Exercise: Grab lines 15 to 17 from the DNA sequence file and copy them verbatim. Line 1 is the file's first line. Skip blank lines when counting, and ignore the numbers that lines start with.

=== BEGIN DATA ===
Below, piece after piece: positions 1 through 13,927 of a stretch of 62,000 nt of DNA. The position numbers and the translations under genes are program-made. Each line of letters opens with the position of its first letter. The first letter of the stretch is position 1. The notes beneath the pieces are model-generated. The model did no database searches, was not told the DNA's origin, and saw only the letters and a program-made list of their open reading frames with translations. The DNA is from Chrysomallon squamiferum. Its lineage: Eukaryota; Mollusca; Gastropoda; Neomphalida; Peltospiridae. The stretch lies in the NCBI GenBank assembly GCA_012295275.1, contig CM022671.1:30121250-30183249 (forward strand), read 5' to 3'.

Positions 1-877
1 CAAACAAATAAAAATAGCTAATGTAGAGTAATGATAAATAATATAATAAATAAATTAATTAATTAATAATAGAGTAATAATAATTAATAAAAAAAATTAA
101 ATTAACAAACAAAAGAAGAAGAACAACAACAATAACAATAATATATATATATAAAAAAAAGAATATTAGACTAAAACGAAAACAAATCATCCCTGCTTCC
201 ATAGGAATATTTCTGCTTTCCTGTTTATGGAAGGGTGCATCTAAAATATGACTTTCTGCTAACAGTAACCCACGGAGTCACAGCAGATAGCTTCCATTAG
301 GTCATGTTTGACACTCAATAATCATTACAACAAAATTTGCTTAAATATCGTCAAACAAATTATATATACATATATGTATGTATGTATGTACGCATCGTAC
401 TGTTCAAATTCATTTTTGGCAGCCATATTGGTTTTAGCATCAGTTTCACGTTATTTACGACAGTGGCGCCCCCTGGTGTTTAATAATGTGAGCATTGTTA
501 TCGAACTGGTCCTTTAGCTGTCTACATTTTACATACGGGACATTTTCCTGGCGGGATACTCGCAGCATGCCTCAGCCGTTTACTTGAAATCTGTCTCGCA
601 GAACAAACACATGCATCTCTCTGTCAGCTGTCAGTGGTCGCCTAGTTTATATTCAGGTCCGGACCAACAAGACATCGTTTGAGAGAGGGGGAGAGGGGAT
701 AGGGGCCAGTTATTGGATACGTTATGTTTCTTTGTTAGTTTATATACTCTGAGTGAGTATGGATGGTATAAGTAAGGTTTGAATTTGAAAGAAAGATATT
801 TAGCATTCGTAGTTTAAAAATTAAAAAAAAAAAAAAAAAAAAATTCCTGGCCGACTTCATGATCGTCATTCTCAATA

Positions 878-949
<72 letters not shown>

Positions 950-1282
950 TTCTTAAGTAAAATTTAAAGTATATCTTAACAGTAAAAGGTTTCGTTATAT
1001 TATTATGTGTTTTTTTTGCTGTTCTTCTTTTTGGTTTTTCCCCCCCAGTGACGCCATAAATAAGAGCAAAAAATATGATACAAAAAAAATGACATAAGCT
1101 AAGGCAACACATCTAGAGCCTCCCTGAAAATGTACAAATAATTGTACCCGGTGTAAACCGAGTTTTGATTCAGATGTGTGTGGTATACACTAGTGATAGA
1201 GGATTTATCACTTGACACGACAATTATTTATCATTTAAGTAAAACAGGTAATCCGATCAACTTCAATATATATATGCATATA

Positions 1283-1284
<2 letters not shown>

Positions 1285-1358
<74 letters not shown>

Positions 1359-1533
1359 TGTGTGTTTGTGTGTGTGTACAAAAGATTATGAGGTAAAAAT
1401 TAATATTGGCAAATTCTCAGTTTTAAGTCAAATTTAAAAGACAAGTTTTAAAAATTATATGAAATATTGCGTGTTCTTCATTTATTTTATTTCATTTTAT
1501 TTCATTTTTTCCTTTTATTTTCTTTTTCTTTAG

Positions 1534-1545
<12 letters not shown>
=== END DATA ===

950 TTCTTAAGTAAAATTTAAAGTATATCTTAACAGTAAAAGGTTTCGTTATAT
1001 TATTATGTGTTTTTTTTGCTGTTCTTCTTTTTGGTTTTTCCCCCCCAGTGACGCCATAAATAAGAGCAAAAAATATGATACAAAAAAAATGACATAAGCT
1101 AAGGCAACACATCTAGAGCCTCCCTGAAAATGTACAAATAATTGTACCCGGTGTAAACCGAGTTTTGATTCAGATGTGTGTGGTATACACTAGTGATAGA